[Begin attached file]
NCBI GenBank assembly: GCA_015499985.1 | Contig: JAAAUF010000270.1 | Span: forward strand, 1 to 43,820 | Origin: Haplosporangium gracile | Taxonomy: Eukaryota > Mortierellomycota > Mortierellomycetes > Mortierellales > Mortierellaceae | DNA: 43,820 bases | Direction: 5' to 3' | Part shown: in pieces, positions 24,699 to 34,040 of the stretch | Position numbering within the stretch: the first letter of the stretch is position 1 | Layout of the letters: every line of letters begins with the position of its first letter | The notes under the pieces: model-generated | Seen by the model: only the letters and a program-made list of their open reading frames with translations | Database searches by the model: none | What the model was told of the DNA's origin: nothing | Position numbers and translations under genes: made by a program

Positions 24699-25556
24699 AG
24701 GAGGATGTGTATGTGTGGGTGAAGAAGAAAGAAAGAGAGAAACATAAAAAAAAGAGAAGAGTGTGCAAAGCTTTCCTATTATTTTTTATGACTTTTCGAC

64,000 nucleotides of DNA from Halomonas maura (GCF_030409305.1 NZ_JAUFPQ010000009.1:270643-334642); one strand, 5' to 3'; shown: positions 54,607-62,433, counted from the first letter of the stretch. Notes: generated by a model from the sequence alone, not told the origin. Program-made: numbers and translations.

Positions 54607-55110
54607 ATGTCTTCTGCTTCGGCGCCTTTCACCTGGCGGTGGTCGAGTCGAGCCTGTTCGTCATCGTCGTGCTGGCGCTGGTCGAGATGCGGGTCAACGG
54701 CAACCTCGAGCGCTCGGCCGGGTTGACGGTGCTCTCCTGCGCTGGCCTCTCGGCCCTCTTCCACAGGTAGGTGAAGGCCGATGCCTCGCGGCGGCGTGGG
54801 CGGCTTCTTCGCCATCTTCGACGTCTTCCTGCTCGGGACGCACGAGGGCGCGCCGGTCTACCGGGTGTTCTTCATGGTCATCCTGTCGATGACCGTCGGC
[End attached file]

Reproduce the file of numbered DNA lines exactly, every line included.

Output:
NCBI GenBank assembly: GCA_015499985.1 | Contig: JAAAUF010000270.1 | Span: forward strand, 1 to 43,820 | Origin: Haplosporangium gracile | Taxonomy: Eukaryota > Mortierellomycota > Mortierellomycetes > Mortierellales > Mortierellaceae | DNA: 43,820 bases | Direction: 5' to 3' | Part shown: in pieces, positions 24,699 to 34,040 of the stretch | Position numbering within the stretch: the first letter of the stretch is position 1 | Layout of the letters: every line of letters begins with the position of its first letter | The notes under the pieces: model-generated | Seen by the model: only the letters and a program-made list of their open reading frames with translations | Database searches by the model: none | What the model was told of the DNA's origin: nothing | Position numbers and translations under genes: made by a program

Positions 24699-25556
24699 AG
24701 GAGGATGTGTATGTGTGGGTGAAGAAGAAAGAAAGAGAGAAACATAAAAAAAAGAGAAGAGTGTGCAAAGCTTTCCTATTATTTTTTATGACTTTTCGAC

64,000 nucleotides of DNA from Halomonas maura (GCF_030409305.1 NZ_JAUFPQ010000009.1:270643-334642); one strand, 5' to 3'; shown: positions 54,607-62,433, counted from the first letter of the stretch. Notes: generated by a model from the sequence alone, not told the origin. Program-made: numbers and translations.

Positions 54607-55110
54607 ATGTCTTCTGCTTCGGCGCCTTTCACCTGGCGGTGGTCGAGTCGAGCCTGTTCGTCATCGTCGTGCTGGCGCTGGTCGAGATGCGGGTCAACGG
54701 CAACCTCGAGCGCTCGGCCGGGTTGACGGTGCTCTCCTGCGCTGGCCTCTCGGCCCTCTTCCACAGGTAGGTGAAGGCCGATGCCTCGCGGCGGCGTGGG
54801 CGGCTTCTTCGCCATCTTCGACGTCTTCCTGCTCGGGACGCACGAGGGCGCGCCGGTCTACCGGGTGTTCTTCATGGTCATCCTGTCGATGACCGTCGGC